Transportation is a non-partisan issue in greater Minnesota
Just like Mother Nature can’t decide if its winter or spring, the legislature can’t resolve its debate about transportation funding. Some leaders have said transportation funding cannot move forward without engaging the state’s business community. Others say they can’t pass a bill without bipartisan support.
Making excuses to avoid addressing the state’s transportation issues this session means we all lose. It is crucial that the State Legislature pass a comprehensive transportation funding package that provides long-term sustainable funding for roads, bridges, public transit, and bike and walk paths.
Outside of the Capitol, transportation is a bipartisan issue. Actually, it’s a nonpartisan issue. Mayors, county commissioners, regional chambers of commerce and local businesses understand that our transportation system pumps the lifeblood into our economy.
Minnesota needs safe, reliable roads and bridges to move agricultural commodities and manufactured goods to market. In northern Minnesota that means moving timber, paper, lumber, windows, snowmobiles, machine parts and more to market. It means having a network of well-maintained roads for school buses and visitors.
As demonstrated with the case of Shutterfly in Shakopee, a local transportation network is a major factor in business location decisions. We can’t afford to ignore the positive economic benefits of efficient and safe transportation infrastructure necessary for new and expanding businesses.
But it’s not just about roads. Greater Minnesota needs broad transportation investment in order to attract businesses, retain talent and remain desirable places to live and work. As our population ages, a comprehensive regional transit service becomes even more important. Bike and walk paths provide a healthy transportation alternative and provide an economic boost. Throughout the state, bicyclists spend $261 million annually supporting more than 5,000 jobs and helping to generate $35 million in taxes. That’s one reason that Bemidji is partnering with Blue Cross Blue Shield of Minnesota to install Nice Ride bicycles across the city this year.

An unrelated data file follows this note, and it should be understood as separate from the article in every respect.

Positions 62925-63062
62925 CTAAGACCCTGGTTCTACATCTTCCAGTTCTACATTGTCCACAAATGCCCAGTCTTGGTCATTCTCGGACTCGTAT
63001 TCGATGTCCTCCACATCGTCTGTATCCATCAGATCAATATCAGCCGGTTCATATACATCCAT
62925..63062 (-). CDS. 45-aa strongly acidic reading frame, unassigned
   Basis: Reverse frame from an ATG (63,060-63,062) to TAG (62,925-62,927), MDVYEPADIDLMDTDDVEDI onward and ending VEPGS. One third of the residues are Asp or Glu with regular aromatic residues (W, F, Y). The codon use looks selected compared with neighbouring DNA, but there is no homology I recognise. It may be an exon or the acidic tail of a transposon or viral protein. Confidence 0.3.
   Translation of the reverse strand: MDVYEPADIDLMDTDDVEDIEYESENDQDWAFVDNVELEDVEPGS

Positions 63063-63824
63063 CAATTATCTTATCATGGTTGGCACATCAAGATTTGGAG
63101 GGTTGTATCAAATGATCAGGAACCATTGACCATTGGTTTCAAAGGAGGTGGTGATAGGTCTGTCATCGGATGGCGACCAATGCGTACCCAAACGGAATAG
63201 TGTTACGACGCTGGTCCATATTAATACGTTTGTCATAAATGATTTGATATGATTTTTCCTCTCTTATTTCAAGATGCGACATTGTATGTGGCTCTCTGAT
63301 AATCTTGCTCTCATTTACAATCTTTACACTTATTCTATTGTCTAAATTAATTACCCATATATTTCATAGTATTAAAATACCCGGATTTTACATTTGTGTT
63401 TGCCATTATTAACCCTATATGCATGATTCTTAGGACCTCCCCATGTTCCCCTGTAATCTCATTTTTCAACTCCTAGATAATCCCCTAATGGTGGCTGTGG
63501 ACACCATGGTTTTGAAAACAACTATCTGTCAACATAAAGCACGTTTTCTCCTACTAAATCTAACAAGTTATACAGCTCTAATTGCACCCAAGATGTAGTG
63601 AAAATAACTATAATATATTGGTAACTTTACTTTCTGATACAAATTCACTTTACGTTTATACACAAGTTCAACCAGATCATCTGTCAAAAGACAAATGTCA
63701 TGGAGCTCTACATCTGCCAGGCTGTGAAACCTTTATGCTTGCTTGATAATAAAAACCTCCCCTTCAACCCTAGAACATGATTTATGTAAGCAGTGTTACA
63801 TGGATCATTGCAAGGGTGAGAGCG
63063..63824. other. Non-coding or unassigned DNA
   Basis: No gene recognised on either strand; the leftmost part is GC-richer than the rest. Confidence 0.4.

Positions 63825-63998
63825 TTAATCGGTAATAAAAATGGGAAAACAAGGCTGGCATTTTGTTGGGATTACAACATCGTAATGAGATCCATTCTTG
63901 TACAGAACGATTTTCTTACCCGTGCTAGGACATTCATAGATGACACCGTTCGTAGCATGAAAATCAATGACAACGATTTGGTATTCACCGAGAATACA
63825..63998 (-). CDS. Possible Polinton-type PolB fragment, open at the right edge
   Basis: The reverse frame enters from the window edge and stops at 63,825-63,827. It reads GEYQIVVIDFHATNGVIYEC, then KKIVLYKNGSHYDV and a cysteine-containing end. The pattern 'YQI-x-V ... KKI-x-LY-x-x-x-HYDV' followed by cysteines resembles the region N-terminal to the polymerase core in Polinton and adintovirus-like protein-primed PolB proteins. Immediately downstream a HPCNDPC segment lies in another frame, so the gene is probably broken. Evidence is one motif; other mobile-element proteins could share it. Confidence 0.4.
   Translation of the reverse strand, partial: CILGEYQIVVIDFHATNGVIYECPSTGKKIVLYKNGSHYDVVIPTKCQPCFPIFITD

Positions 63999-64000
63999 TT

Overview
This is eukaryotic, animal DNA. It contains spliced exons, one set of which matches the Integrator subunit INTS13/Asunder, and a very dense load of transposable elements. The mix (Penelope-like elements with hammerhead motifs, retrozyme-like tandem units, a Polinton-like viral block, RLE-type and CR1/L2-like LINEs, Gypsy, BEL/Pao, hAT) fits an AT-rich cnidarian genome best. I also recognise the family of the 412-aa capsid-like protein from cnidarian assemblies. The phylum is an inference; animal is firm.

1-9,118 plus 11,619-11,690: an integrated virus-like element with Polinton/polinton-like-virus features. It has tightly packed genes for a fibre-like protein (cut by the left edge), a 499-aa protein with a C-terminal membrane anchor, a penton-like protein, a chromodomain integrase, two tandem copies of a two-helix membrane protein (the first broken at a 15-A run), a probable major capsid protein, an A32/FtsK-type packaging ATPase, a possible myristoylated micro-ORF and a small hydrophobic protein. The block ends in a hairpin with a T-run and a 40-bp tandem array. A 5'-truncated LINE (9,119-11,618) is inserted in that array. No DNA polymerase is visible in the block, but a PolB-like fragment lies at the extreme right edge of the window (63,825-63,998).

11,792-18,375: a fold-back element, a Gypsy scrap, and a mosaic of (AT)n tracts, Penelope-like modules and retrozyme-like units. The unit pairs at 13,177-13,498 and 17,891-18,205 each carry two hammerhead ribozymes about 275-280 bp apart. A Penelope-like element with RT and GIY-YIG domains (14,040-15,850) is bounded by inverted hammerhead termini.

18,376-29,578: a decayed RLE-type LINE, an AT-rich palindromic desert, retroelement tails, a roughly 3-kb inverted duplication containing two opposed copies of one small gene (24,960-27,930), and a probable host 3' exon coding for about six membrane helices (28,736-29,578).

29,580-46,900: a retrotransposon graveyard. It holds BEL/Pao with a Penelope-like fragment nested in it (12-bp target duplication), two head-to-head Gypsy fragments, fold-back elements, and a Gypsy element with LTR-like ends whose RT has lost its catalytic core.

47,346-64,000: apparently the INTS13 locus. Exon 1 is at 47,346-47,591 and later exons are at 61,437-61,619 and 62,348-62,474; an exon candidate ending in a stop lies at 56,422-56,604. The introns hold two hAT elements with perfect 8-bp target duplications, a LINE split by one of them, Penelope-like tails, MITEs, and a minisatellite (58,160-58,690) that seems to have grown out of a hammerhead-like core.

But local governments can’t do it alone. Communities across the state need the legislature to make transportation a priority in 2014.
Greater Minnesota and the Twin Cities may not always agree on state spending priorities or legislative policies, but we are in universal agreement that Minnesota is in a global race to attract and retain businesses and talent. Investing in transportation will make our rural towns, regional centers and the metro area more attractive and successful.
There is still time for the legislature to do the right thing and focus on transportation this year. Let’s not let the clock run out on this opportunity to make an investment in long-term sustainable funding for all transportation modes. We are one Minnesota. Together we can do big things that keep Minnesota competitive.
(Rita Albrecht is the mayor of Bemidji.)